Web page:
When is the now? You may glance upwards, recall your Catholic Consensus Clockology, and see that there are no more days left for this message to be broadcast from this window so fictitious as to elicit week-long street-orgies of public-drunkenness -- a grand time, indeed! Yet perhaps not the one appropriate for so clear a message, no, that's why the speaker is muffled, the meaning so shuffled, the rules bent and twisted prose so far that even before the first key stroked, hands knew to tag it "verse".
Less than twelve hours into this site's public availability, this entire server got visited by the lazy, skiddy sister of the pentest fairy. Though I don't presume to fathom the murky art of flooding webservers with garbage in the hope that some magic phrase will trigger their undressing and enlistment in your servitude, perhaps some bored entomologist might:
[EDIT: Due to Coleslaw choking when trying to compile a mere two megabyte preformatted block from markdown into HTML, the full log has been removed from this post. If you're still itching to read it, ask for a copy directly.]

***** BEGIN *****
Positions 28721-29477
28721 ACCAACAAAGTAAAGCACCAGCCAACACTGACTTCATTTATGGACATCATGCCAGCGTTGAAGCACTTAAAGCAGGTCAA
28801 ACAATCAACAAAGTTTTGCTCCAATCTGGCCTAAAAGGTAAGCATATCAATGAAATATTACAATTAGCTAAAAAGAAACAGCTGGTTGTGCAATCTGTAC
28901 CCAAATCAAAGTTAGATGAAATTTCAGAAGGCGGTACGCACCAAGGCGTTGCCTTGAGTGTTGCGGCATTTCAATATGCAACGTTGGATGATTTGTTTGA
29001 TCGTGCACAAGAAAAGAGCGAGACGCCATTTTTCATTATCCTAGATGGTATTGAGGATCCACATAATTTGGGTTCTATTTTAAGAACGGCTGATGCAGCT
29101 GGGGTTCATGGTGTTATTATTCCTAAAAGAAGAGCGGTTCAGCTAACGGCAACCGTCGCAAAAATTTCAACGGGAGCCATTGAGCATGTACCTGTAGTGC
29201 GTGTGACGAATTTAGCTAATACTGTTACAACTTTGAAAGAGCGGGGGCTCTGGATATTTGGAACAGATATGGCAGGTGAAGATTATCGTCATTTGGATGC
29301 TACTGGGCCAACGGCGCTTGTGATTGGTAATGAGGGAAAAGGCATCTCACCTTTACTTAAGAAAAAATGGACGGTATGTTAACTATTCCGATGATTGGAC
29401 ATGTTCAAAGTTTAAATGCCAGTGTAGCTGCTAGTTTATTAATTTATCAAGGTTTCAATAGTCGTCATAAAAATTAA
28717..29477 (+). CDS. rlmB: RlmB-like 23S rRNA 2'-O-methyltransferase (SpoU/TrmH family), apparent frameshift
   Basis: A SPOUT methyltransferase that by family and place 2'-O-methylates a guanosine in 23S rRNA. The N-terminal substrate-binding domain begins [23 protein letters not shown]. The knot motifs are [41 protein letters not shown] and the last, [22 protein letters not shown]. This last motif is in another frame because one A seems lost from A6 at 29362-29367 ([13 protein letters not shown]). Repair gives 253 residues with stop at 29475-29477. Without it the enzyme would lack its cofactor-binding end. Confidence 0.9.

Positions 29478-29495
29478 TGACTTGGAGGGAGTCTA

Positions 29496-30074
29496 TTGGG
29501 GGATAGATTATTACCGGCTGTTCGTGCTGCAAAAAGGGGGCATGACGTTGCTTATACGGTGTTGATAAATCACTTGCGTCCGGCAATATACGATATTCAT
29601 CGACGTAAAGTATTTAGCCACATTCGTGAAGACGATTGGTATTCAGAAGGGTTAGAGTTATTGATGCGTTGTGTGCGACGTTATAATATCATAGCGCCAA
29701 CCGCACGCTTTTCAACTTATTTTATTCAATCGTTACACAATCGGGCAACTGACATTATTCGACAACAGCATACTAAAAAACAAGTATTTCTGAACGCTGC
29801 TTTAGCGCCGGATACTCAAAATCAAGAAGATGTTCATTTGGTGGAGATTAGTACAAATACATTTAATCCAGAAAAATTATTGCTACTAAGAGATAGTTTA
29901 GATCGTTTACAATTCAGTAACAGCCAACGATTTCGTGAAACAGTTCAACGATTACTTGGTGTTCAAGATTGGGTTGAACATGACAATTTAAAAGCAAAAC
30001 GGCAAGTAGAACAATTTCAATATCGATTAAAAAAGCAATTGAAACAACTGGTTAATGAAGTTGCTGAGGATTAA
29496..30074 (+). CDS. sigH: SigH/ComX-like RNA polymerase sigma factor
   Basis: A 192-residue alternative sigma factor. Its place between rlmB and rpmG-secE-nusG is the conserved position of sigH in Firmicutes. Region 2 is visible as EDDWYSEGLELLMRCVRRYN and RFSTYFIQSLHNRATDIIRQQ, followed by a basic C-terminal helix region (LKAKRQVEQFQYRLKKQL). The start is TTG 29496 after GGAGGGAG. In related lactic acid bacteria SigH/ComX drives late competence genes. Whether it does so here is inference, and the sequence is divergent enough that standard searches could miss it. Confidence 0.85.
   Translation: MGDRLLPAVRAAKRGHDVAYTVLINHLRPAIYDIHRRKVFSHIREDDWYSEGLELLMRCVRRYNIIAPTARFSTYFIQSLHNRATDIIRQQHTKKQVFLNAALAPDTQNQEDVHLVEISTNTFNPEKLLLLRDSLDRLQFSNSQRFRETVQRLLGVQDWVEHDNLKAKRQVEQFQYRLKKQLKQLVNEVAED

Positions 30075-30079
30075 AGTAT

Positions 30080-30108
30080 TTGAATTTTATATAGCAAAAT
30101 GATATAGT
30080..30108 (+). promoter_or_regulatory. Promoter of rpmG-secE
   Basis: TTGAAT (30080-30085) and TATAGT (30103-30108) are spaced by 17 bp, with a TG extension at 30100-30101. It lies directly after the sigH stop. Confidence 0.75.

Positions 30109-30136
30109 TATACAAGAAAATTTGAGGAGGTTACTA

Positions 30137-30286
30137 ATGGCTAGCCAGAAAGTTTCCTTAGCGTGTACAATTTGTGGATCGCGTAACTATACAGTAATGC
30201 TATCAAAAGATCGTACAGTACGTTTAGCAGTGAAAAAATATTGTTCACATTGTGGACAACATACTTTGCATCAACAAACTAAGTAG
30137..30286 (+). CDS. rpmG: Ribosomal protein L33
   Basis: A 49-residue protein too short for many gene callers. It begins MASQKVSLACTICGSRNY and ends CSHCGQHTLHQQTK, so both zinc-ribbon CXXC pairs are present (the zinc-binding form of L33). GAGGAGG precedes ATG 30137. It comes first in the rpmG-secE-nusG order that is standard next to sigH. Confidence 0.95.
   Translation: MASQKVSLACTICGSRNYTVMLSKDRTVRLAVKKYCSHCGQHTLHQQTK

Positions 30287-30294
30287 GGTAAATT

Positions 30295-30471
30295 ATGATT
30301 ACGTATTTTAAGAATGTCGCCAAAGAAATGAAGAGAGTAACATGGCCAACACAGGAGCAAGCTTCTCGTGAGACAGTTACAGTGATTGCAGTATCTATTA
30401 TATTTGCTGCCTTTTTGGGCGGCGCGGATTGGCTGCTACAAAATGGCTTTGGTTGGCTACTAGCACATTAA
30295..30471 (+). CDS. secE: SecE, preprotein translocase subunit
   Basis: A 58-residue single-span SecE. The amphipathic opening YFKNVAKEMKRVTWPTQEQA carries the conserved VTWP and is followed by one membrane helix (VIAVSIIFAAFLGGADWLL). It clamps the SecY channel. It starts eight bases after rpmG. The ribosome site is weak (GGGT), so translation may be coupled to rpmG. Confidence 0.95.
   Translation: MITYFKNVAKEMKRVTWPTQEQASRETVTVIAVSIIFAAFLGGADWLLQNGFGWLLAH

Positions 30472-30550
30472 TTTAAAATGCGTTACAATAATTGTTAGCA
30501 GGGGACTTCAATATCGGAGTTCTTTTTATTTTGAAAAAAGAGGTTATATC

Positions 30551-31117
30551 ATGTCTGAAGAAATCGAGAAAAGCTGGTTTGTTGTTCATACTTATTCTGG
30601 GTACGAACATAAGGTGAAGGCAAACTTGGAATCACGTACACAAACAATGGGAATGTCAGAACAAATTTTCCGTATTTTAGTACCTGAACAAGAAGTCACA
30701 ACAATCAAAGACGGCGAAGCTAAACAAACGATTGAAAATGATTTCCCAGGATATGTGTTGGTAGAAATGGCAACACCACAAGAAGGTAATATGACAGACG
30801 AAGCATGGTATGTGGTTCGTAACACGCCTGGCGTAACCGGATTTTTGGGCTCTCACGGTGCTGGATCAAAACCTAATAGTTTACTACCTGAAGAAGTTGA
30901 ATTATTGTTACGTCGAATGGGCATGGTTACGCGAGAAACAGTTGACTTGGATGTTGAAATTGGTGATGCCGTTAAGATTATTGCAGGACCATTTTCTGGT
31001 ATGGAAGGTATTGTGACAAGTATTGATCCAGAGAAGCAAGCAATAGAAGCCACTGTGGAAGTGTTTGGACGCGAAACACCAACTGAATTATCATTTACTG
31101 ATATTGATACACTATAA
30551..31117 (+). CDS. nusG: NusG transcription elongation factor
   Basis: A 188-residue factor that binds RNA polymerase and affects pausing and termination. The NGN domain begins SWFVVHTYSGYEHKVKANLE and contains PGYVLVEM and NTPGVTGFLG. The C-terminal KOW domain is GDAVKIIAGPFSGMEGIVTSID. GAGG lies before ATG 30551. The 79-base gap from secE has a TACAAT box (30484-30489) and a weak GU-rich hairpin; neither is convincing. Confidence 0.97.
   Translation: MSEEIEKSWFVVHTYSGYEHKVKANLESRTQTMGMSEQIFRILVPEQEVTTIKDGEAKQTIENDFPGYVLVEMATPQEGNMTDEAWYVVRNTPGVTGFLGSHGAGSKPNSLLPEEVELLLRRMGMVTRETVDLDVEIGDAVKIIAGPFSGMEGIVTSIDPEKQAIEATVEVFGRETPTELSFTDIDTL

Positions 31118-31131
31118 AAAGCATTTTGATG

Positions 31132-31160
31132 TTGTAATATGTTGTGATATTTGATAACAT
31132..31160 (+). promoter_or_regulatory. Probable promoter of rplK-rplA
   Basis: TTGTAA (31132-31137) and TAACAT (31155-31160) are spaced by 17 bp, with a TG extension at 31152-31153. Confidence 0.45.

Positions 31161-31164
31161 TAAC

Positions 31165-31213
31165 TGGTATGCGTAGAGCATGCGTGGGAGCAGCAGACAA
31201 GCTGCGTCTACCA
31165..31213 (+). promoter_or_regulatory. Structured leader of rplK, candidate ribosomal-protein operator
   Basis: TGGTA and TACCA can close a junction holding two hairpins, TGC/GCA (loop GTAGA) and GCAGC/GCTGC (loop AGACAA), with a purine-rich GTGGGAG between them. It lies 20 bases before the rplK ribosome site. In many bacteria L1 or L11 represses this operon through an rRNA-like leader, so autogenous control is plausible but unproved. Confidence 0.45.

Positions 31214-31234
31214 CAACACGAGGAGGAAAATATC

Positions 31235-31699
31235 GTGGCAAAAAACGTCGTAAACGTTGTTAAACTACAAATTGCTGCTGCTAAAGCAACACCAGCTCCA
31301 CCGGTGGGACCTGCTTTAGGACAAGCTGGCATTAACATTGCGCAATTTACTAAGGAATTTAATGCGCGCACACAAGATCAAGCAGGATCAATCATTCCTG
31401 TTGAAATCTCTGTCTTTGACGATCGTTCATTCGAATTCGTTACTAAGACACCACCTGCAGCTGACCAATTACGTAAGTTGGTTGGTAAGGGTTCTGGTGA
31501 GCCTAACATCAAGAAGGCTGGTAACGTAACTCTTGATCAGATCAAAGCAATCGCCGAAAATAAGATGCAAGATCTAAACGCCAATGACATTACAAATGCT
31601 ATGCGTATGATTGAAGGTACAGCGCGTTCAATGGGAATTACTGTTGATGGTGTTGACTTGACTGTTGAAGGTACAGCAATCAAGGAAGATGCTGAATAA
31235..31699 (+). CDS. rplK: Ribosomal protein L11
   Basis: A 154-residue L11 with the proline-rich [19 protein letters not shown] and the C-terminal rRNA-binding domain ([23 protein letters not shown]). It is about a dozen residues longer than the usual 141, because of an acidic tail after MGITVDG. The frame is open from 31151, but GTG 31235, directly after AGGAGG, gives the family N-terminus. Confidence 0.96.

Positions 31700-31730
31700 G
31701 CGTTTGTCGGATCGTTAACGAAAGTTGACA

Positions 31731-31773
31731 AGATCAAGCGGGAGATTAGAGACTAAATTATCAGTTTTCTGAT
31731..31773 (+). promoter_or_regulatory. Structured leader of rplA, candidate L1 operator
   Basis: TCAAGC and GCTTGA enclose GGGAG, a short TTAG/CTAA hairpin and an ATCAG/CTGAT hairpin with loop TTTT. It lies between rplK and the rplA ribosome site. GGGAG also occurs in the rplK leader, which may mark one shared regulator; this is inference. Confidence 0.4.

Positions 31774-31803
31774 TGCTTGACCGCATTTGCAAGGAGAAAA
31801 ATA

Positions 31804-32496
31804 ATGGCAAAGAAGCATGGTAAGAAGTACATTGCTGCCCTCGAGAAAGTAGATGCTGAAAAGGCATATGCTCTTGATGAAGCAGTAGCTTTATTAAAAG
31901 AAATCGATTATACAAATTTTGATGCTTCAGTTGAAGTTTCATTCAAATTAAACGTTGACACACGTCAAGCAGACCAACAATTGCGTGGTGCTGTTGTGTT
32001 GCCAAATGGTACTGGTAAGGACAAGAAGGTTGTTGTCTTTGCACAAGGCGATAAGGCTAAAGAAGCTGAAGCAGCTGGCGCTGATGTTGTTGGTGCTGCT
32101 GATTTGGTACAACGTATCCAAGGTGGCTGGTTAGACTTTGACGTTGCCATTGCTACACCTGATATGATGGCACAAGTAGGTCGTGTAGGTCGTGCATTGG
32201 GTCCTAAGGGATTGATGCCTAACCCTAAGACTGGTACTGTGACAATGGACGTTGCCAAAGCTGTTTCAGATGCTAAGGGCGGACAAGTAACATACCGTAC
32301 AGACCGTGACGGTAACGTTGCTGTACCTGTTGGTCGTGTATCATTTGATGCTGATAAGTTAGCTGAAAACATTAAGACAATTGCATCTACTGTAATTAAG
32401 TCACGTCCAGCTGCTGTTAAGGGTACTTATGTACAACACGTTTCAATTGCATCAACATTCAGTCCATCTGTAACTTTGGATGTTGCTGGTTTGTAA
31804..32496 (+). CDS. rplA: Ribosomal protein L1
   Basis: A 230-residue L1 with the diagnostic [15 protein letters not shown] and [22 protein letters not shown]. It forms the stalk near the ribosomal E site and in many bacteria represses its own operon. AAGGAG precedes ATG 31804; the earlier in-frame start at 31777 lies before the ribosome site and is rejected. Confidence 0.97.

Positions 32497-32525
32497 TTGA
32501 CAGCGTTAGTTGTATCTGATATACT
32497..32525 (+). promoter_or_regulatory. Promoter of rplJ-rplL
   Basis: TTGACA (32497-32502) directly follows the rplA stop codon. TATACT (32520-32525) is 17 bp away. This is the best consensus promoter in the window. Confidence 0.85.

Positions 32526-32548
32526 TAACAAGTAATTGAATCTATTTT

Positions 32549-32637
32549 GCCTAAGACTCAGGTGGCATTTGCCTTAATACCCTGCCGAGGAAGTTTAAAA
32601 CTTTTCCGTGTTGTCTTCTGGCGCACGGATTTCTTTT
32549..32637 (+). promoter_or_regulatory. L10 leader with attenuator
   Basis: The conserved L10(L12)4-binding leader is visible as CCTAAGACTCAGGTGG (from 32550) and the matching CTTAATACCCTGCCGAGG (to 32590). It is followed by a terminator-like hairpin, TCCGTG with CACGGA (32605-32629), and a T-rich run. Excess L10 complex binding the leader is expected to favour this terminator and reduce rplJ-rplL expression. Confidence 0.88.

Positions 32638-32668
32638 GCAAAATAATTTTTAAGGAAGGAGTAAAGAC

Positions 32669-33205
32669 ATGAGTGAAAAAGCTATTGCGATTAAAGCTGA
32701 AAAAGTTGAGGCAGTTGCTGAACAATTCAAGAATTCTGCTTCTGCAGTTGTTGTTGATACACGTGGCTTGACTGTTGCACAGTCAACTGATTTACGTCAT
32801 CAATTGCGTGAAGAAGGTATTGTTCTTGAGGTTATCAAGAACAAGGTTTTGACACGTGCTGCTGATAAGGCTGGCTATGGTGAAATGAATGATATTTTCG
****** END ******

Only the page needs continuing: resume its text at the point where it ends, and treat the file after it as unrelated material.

My guess is that Hunchentoot is immune to tricks that seem better suited to PHP, and I also suppose that successful intrusion would be followed by purging of evidence; yet the most devious invader might leave only the evidence of failed attempts, cultivating a sense of false security in the gullible admin. Perhaps someday, I may be so flattered as to have this level of attention on my case, but my gut tells me this script wouldn't even know what to do with a REPL if it managed to squeeze one out.
A cursory study of the above material reveals that Hunchentoot, as currently configured, leaks whether a user exists in the system. Doing anything with this information beyond noting it in a blog post is left as an exercise, as is the configuration and deployment of better ramparts.
Should yous and company wish to achieve constructive interference in joint action, one will likely count aloud so all beg in sync. Counting down in Hebrew runs the risk of whispers or stress amplifying the already likely false positives from confusing the unvoiced fricatives closing "shesh", "hamesh", and "shalosh" with the natural element that concludes the count: "esh", the igneous; the others do just fine.